Eleven Untranslatable Words From Other Cultures, by Ella Frances Sanders The relationship between words and their meaning is a fascinating one, and linguists have spent countless years deconstructing it, taking it apart letter by letter, and trying to figure out why there are so many feelings and ideas that we cannot even put words to, and that our languages cannot identify. The idea that words cannot always say everything has been written about extensively -- as Friedrich Nietzsche said, "Words are but symbols for the relations of things to one another and to us; nowhere do they touch upon the absolute truth." No doubt the best book we’ve read that covers the subject is ‘Through The Language Glass’ by Guy Deutscher, which goes a long way to explaining and understanding these loopholes -- the gaps which mean there are leftover words without translations, and concepts that cannot be properly explained across cultures. Somehow narrowing it down to just a handful, we’ve illustrated 11 of these wonderful, untranslatable, if slightly elusive, words.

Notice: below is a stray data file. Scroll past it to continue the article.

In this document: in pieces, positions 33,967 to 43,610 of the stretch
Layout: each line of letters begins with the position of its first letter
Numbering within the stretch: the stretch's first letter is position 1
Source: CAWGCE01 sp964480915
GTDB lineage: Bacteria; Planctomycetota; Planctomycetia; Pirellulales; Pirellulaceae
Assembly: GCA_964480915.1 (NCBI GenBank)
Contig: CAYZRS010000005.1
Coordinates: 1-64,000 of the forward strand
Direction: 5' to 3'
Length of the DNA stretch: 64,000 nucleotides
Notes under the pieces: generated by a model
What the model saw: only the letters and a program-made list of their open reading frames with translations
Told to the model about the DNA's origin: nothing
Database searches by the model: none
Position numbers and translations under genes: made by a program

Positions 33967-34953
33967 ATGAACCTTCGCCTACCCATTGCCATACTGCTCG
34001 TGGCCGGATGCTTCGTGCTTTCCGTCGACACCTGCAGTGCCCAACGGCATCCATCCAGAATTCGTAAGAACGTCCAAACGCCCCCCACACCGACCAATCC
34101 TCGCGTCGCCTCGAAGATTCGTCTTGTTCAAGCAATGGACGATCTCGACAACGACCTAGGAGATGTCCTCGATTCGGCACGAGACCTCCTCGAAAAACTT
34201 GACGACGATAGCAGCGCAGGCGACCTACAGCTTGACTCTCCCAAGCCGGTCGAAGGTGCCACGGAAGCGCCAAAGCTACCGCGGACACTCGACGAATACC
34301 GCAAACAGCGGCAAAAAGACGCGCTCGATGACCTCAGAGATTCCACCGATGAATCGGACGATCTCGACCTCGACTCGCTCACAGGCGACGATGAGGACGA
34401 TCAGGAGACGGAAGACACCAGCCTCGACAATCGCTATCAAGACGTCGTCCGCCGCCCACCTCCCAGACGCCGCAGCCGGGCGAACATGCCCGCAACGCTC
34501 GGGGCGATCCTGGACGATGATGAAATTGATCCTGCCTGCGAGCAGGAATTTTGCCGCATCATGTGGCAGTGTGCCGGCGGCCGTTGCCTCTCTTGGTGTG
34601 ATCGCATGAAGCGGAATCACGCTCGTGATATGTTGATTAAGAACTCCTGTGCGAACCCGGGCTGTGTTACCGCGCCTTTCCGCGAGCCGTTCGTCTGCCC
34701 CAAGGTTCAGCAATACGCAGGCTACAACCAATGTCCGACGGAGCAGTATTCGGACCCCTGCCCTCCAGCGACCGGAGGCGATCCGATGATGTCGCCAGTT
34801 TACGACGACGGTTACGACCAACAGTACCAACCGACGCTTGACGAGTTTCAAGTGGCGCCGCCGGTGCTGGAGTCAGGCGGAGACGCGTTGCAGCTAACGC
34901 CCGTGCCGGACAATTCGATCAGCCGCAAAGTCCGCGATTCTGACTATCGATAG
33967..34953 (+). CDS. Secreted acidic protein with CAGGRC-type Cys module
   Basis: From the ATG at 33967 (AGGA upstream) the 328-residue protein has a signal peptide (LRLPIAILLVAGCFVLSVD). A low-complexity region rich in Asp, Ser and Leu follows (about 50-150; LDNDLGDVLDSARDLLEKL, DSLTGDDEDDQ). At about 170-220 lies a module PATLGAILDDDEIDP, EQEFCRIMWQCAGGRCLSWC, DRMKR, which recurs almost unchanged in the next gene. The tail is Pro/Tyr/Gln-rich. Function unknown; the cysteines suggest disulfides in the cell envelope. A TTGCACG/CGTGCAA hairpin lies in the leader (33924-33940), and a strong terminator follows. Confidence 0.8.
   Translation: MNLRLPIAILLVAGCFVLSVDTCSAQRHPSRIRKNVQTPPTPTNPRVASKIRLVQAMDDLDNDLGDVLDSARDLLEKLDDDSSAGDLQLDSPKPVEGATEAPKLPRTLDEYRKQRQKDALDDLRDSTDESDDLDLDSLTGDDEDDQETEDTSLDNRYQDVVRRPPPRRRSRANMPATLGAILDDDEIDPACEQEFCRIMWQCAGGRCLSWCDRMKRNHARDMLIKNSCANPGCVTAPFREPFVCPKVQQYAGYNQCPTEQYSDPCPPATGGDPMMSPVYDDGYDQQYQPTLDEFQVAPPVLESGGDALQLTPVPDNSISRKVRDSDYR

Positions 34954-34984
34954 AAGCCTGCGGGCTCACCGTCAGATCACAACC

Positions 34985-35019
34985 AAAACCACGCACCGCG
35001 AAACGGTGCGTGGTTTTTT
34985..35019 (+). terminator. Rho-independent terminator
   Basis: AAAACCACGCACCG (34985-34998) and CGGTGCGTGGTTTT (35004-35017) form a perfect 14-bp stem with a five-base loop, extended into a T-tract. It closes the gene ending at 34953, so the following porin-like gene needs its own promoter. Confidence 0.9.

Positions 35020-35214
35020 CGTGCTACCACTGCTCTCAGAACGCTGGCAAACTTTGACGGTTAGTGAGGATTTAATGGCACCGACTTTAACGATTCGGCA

How to set up a password manager. iStock You use the same password for lots of different websites. It’s OK. Everyone does it. The Stereotype Map Of Every U.S. State — According To British People Liberal Americans love the Brits. We think they’re hella cool, especially their sense of humor. BuzzFeed U.K. asked its staff to share the stereotypes that they have of every state in the U.S. Top 10 Best Novels of the Last 20 Years Books The ten novels on this list all substantiate the belief that books are the most elastic, introspective, human and entertaining form of media that exist. Not movies, not music, not art, not the theatre. A famous author once said that novels are the best way for two human beings to connect with each other. I believe this, and I believe that people who do not find pleasure in words have never had the opportunity to read one of the great novels.